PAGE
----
While we know that Muncy gets one of the lowest rates of fastballs in all of baseball, it is still the case among the hitters with the top walk rates this season, a group that includes some pretty good hitters. While a lot of the hitters in this table have low fastball swing rates compared to the rest of the league, Muncy is among the most passive, especially so when looking at swings at fastballs in the heart of the strike zone. Despite Muncy seeing among the most pitches of this type, he is one of the lowest swingers in this group. For the most part, the hitters in this group, despite already being pretty infrequent swingers on fastballs, know to jump on the mistakes in the heart of the zone. It goes back to the idea that Muncy may actually be too passive on pitches here, especially when considering how much he is struggling against non-fastballs. Muncy’s overall passivity on pitches in the heart of the plate may also explain why Muncy is among the bottom of hitters in terms of Statcast’s swing and take leaderboard on pitches in the heart of the zone. More specifically, in terms of overall take runs in the heart of the zone, Muncy has negative five of them, one of the overall league-worst:

So, is the answer just that simple and that Muncy should be more aggressive on fastballs and all will be golden? While it’s probably not that easy , I think he would be better off swinging at more fastballs, especially considering how many he is seeing in the heart of the zone and his struggles against the other pitches. It may require him to change up his game plan at the plate a bit and be less patient overall, but other patient hitters are swinging at a higher rate of fastballs than Muncy and are still able to maintain their overall strong discipline, so perhaps it can work out for Muncy.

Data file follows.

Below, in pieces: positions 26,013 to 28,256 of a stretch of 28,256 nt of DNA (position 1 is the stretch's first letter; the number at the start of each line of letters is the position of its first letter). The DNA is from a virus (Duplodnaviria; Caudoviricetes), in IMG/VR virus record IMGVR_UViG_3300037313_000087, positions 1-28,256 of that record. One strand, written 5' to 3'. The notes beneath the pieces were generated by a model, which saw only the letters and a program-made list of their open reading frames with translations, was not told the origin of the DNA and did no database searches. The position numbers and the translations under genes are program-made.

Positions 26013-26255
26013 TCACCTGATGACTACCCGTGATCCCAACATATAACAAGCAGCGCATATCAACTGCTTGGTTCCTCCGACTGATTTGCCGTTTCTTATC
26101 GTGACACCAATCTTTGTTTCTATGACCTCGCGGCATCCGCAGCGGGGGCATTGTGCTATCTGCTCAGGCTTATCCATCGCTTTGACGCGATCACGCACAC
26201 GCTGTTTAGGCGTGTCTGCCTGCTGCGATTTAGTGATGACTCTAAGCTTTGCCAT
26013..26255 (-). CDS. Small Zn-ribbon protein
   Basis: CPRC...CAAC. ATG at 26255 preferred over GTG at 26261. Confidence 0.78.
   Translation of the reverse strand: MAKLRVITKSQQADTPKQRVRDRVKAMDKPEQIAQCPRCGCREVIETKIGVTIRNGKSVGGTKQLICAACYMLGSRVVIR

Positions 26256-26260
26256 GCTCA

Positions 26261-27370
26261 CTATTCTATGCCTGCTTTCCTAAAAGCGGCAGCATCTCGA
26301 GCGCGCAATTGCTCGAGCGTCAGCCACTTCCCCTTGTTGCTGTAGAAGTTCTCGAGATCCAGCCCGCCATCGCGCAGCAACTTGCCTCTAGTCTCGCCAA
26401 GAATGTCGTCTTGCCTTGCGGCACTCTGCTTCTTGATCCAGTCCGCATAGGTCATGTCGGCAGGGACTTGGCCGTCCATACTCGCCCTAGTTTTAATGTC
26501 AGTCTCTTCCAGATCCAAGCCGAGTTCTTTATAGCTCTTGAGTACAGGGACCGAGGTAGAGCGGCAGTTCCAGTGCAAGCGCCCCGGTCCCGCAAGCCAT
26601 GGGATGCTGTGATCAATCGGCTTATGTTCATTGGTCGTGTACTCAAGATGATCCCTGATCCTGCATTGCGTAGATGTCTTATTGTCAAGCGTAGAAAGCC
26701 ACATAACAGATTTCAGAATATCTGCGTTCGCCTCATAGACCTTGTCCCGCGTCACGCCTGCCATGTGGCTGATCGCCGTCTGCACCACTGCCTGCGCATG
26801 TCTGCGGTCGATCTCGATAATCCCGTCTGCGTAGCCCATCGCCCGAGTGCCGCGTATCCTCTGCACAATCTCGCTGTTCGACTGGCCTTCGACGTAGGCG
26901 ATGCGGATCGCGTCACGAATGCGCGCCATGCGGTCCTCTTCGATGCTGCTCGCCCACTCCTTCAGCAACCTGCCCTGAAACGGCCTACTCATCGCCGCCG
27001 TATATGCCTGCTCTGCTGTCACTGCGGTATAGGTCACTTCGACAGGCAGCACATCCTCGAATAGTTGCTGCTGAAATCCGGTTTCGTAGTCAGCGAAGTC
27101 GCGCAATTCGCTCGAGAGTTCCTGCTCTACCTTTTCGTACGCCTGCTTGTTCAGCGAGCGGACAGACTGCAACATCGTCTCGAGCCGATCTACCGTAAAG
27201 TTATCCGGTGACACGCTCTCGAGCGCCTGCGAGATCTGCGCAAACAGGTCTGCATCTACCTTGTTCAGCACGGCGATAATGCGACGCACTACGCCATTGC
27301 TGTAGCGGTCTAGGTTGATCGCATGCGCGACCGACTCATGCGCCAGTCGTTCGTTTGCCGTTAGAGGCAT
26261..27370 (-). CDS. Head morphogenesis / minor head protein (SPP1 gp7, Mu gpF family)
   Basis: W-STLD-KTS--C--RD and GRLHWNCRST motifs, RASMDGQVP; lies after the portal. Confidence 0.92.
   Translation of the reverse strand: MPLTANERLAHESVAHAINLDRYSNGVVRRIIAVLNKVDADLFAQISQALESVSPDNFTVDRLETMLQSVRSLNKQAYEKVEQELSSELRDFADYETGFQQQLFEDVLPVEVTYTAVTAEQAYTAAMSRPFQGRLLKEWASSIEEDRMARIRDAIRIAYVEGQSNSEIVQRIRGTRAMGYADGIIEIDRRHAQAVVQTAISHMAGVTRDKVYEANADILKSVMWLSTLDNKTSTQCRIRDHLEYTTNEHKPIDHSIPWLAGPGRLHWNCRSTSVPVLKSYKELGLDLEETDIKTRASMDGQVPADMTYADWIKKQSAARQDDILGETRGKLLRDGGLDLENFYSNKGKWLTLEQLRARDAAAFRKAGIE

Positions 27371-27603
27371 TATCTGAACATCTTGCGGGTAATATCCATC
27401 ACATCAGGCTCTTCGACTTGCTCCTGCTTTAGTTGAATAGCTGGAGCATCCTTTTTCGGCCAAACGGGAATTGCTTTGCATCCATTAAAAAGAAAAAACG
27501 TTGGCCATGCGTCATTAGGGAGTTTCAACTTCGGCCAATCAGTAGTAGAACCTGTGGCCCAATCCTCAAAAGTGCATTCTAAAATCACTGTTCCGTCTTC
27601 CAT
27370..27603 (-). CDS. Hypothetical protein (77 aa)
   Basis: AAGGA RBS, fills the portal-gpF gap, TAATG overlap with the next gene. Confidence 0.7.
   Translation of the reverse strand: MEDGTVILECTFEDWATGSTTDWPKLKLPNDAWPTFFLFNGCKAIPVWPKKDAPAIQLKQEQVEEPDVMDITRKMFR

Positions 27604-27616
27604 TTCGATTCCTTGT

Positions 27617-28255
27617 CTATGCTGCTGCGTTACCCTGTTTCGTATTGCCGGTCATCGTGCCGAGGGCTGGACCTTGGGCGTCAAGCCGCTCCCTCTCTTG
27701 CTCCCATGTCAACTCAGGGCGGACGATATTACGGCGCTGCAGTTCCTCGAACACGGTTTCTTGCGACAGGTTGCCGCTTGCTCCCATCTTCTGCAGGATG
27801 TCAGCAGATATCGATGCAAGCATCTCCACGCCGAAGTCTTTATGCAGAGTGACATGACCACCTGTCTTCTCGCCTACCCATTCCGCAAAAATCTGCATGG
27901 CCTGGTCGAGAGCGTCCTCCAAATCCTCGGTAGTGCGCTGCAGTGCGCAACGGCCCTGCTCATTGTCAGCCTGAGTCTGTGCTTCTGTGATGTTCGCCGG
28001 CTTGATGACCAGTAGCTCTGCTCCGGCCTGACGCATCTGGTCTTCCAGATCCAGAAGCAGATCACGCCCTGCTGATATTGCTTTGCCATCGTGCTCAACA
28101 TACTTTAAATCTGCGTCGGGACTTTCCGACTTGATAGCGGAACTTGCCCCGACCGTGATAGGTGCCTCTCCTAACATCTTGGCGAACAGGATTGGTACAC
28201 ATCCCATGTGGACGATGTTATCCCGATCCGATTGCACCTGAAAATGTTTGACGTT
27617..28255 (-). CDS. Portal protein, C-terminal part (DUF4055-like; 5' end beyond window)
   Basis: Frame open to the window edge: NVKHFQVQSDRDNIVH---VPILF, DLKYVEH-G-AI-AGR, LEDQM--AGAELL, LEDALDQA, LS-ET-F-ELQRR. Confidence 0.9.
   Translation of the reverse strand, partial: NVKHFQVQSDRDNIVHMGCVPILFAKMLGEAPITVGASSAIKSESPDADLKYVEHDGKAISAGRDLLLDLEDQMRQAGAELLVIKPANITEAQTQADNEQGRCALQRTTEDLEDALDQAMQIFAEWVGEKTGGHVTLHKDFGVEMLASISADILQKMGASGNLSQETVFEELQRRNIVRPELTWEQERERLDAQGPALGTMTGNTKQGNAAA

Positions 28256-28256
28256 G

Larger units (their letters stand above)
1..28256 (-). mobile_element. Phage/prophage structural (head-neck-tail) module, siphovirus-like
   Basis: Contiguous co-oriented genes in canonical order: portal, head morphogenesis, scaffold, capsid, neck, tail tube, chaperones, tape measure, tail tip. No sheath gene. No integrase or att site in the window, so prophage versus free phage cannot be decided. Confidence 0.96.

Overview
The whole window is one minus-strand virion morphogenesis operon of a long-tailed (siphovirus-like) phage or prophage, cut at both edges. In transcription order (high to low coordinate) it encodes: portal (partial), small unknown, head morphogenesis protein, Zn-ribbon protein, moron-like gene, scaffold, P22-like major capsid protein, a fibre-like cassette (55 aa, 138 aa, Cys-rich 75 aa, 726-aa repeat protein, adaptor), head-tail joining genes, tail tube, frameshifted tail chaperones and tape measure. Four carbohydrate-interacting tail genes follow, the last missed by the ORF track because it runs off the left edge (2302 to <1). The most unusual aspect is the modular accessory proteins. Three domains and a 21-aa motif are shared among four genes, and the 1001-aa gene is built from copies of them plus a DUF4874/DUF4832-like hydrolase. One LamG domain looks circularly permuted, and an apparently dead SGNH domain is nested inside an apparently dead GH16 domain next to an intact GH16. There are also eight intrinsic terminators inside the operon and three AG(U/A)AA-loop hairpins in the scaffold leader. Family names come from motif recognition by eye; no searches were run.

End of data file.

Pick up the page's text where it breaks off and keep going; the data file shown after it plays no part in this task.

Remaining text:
While this won’t save his season by any means, with there being too little time (one of the major downsides of a 60-game season), pitchers will likely continue to attack Muncy in this fashion with fewer fastballs in the future. Muncy should try to make them pay more for the ones that he does get and capitalize on them by swinging at more of them and continuing to get the solid results on them that he does get instead of letting a lot of them go by.

(Photo by Chris Williams/Icon Sportswire)

Matt Wallach

Matt studied accounting at UAlbany, is a Yankee fan, and writes for Pitcher List and Rotoballer where he can work with even more numbers to analyze baseball players, which is a lot more fun.